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Zoonotic Diseases Are On The Rise, But Preventing Future Pandemics Is Possible

Protecting wildlife habitats, reducing urban demand for wild meat and early detection of disease outbreaks are among the recommendations to prevent the spread of future pandemics and avoid their damaging impacts, according to a White Paper issued by the Sustainable Wildlife Management (SWM) Programme, an Organisation of African, Caribbean and Pacific States (OACPS) initiative, funded by the European Union (EU).

Specialists from FAO, CIRAD, CIFOR and WCS - who are implementing the SWM Programme - reviewed and analysed the available scientific information on the causes of zoonotic disease spillover and their subsequent spread. The resulting White Paper, and an associated short 4-page Policy Brief, provide clear guidance on how to tackle the drivers of zoonotic disease emergence and recommendations on how to prevent, detect and respond to future outbreaks.

“We need to learn from the COVID-19 pandemic to better understand the root causes of zoonotic diseases, in order to prevent future outbreaks and support a green recovery,” said the Director-General for International Cooperation and Development (DEVCO) at the European Commission, Koen Doens.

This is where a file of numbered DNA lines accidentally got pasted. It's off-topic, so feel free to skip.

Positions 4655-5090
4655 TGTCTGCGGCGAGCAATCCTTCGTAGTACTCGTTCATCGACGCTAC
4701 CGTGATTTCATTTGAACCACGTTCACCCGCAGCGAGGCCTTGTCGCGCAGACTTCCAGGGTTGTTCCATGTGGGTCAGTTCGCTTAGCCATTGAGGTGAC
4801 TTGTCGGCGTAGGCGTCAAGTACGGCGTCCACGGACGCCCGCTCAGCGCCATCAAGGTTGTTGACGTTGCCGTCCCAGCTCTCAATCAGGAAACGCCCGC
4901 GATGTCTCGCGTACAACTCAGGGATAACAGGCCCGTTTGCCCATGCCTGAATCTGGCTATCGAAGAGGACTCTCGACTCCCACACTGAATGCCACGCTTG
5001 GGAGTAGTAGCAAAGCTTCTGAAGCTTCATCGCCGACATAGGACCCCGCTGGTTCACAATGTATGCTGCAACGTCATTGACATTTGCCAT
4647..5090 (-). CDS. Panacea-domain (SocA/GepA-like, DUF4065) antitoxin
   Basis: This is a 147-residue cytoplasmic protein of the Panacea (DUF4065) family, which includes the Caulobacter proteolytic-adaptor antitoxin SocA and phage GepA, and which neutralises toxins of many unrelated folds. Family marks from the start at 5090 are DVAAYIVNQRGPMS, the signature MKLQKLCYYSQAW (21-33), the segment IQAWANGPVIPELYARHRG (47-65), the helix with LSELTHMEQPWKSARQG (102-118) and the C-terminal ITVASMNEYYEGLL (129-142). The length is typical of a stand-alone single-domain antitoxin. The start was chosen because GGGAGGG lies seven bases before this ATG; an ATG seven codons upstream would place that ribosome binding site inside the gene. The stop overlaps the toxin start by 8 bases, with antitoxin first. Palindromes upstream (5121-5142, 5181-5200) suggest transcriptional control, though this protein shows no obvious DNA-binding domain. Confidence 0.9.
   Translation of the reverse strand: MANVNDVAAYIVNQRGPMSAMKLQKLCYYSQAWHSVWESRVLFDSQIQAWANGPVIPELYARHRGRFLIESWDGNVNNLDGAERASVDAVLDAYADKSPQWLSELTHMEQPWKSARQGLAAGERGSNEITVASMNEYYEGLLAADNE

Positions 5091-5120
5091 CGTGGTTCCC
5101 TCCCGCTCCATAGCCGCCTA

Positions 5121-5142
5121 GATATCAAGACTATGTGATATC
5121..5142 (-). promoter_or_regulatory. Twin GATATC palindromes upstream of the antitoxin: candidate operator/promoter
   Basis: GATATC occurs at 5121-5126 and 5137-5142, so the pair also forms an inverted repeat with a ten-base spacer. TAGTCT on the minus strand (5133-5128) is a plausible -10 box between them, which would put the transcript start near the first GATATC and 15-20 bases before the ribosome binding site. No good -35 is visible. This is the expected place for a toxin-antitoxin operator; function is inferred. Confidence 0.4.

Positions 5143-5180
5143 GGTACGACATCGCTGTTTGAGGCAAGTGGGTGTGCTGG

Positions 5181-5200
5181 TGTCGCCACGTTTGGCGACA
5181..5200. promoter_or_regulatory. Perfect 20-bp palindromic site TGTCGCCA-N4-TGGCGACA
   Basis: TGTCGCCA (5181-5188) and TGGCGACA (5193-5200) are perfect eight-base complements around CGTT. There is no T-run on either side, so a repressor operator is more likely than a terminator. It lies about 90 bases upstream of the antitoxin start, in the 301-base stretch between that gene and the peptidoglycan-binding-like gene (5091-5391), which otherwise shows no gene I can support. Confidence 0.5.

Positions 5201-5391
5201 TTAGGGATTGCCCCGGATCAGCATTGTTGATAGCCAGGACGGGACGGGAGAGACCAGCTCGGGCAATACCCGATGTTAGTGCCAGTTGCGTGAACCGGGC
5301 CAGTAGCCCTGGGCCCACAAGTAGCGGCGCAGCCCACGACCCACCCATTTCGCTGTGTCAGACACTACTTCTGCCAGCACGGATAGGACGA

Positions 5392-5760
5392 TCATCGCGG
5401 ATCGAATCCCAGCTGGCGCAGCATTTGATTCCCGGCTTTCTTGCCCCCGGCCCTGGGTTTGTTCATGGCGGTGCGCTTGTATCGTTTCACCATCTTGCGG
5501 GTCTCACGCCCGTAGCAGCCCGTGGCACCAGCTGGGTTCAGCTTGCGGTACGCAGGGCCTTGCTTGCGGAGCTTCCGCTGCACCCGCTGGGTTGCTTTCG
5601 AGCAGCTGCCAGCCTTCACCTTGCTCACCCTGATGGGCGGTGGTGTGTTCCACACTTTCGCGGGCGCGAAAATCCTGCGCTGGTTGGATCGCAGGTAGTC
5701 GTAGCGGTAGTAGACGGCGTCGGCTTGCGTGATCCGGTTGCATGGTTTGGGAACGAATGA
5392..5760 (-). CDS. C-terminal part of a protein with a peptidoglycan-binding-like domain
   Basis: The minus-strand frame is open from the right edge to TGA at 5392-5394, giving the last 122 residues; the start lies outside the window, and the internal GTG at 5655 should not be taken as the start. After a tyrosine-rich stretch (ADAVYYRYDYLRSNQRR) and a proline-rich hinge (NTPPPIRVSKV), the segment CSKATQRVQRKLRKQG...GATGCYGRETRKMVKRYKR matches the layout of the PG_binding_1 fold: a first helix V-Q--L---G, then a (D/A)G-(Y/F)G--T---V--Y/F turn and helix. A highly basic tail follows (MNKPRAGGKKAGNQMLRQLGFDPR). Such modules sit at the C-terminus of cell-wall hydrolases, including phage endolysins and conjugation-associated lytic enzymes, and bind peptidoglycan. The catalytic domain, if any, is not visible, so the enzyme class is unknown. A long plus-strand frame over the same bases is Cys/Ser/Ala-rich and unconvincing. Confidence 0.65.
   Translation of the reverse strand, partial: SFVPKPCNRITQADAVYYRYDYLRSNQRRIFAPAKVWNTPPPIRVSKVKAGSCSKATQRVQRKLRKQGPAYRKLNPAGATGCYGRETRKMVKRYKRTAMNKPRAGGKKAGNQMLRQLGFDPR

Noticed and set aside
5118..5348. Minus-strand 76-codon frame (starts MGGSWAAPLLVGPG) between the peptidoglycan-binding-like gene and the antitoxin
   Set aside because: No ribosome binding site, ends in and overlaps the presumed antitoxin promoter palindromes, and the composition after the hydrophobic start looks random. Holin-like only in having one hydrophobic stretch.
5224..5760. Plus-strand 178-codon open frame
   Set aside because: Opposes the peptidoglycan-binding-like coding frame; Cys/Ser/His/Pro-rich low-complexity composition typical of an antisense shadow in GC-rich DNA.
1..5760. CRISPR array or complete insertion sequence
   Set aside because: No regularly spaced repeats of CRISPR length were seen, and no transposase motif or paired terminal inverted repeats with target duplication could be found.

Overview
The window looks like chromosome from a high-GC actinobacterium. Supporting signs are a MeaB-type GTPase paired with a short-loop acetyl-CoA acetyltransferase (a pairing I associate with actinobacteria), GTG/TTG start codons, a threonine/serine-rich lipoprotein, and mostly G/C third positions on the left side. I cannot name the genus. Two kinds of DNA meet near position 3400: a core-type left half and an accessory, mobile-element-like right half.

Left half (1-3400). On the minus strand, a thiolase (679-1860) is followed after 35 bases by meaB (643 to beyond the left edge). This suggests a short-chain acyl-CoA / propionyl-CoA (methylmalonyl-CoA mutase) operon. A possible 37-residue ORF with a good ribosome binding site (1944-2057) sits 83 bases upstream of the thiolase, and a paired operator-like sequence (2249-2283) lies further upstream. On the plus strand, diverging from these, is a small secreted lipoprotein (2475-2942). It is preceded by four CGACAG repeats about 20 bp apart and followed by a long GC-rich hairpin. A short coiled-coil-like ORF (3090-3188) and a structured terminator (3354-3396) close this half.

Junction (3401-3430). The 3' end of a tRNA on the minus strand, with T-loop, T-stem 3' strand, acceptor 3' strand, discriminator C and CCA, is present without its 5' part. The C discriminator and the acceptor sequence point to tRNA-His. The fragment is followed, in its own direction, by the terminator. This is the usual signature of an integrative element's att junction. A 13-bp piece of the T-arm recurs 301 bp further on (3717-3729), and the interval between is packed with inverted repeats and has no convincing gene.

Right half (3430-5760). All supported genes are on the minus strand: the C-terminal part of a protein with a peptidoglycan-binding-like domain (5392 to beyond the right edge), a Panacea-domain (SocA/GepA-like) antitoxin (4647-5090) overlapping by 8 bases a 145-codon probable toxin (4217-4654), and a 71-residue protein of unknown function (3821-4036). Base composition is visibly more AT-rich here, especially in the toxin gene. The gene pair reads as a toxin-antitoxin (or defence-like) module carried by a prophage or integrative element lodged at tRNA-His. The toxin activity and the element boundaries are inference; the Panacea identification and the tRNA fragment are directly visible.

Approximately 70 percent of emerging infectious diseases today, and almost all recent pandemics, originate from animals and particularly wildlife. This includes, for instance, the Ebola virus, Lassa virus, and human immunodeficiency virus (HIV).

“This complex situation calls for a sound risk assessment and appropriate measures adapted to each country,” said OACPS Secretary-General H.E. Georges Rebelo Pinto Chikoti. “These must be combined with global measures and coordinated efforts to efficiently address the question of why infectious diseases are emerging and re-emerging.”

The White Paper was launched today at the GLF Biodiversity Digital Conference: One World - One Health.

How to minimize future pandemics?

The White Paper and Policy Brief call for a three-pronged approach to minimize the occurrence of future pandemics, namely:

  • PREVENT: Minimize the risks of exposure to wildlife pathogens. Priority actions include conserving wildlife habitats, reducing urban demand for wild meat, reinforcing controls on wildlife trade, promoting food safety and hygiene standards and developing sustainable and safe local food systems.
  • DETECT: Ensure the early detection and reporting of future zoonotic spillover and disease outbreaks. Especially, efforts should be put on risk assessments and mapping, and developing effective surveillance systems, which are integrated with national public health systems.
  • RESPOND: Put in place effective One Health policy, regulatory and operational systems. Supporting and investing in the One Health approach, which ensures collaborative, multisectoral, and trans-disciplinary solutions, is critical.

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